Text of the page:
Recent researches are increasingly diversified to prove that English is actually a Scandinavian language. This would mean that the English language belongs to the Northern Germanic language group along with Danish, Swedish, Norwegian, Icelandic and Faroese.
This theory has refuted previous belief that English comes directly from the Old English or Anglo-Saxon language that belongs to the West German language group and introduced the Anglos and Saxons when they settled the British Isles in the 5th century.
English language comes from Scandinavian languages?
In support of this claim, are the great similarity of words and grammar between the English and Norwegian languages.
Is Old English Extinct?
According to Faarlund, modern English is a direct descendant of Scandinavians who settled British Isles centuries ago, before the French-speaking Normans conquered the country in 1066. According to him, the current relationship between modern English and Old English is incorrect because these two are completely different languages. The Old English language is considered to have become an extinct language over time under various influences, which contrasts with the Scandinavian languages, which have survived all of these influences.
The fact is that the British and the Scandinavians were enemies between themselves and fought for political hegemony. The descendants of Vikings took control of the eastern and northern parts of the country. Even Danelaw, was a half century under the control of the Scandinavians. As practiced by all the colonists, Scandinavians did not feel the need to take the language of the country that came, but it retained its own language.
In the period when the Normans arrived, the language experienced a major transformation. By joining certain groups of people, Old English was paired with the Scandinavian language. As a result of this, they adopted many words in Old English that were Norwegian and Danish in origin.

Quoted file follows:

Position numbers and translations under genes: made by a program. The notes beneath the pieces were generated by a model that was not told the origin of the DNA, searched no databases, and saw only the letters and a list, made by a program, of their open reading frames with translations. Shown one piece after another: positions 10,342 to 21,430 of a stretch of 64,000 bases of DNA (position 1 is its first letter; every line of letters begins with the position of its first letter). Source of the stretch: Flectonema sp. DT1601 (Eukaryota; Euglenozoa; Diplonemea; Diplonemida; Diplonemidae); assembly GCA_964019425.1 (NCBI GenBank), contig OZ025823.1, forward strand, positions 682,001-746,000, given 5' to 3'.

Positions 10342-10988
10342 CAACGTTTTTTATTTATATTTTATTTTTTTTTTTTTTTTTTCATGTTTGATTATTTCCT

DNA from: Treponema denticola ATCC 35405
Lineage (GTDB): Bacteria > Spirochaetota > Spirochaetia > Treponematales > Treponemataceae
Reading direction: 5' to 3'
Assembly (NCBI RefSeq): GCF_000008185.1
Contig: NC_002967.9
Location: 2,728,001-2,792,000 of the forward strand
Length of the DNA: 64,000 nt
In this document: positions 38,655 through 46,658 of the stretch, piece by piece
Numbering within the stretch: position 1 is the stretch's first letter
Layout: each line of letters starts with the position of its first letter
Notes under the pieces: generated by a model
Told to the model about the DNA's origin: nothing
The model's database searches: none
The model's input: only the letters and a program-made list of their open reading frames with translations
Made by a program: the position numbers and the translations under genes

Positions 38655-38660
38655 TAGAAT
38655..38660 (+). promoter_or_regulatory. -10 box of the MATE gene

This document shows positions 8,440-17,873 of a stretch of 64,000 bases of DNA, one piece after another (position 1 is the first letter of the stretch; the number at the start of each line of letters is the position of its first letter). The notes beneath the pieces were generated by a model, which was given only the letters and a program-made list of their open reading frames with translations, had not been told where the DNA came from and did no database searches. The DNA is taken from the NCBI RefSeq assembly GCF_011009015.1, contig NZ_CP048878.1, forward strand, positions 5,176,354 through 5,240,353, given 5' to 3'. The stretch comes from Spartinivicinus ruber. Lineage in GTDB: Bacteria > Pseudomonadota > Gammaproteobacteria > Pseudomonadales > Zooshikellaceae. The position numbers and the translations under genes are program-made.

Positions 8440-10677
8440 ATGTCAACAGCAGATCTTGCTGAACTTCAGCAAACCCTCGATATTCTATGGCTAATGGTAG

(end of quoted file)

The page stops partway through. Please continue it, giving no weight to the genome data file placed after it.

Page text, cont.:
All the lexical words in the sentences were Scandinavian.
Faarlund explains that usually one language borrows only new things from another language, which is not the case with English. In this case, from day to day, the practice has been to adopt a larger number of words. Studies show that 90% of Scandinavian words are in the concept of a dictionary of Old English.
Old English took over the Scandinavian Grammar
Upon transfer to another language, the words usually retain the original grammar, which is not the case with Scandinavian which has undertaken words in Old English. Although this rule is almost a universal law in grammar, grammatical words and morphemes were also adopted from Scandinavian. As such it has survived to this day.
What about the Scandinavian Syntax?
Faarlund and his colleague Josef Emmonds, a visiting professor at the University of Palacký in the Czech Republic, prove that the structure of the sentence from the Old English, and thus the modern English language, is the same as the Norse. This dismisses the notion that English is actually a Western Germanic language.
It is unusual to borrow words, to adopt syntax and sentence structure of some language in the same time. Although the Norwegian language has many English words, but it still retains its own syntax and sentence structure. In the case of the English language, its syntax is quite different from the syntax of other Western Germanic languages such as German, Dutch and Frisian and is identical to the syntax of the Scandinavian languages.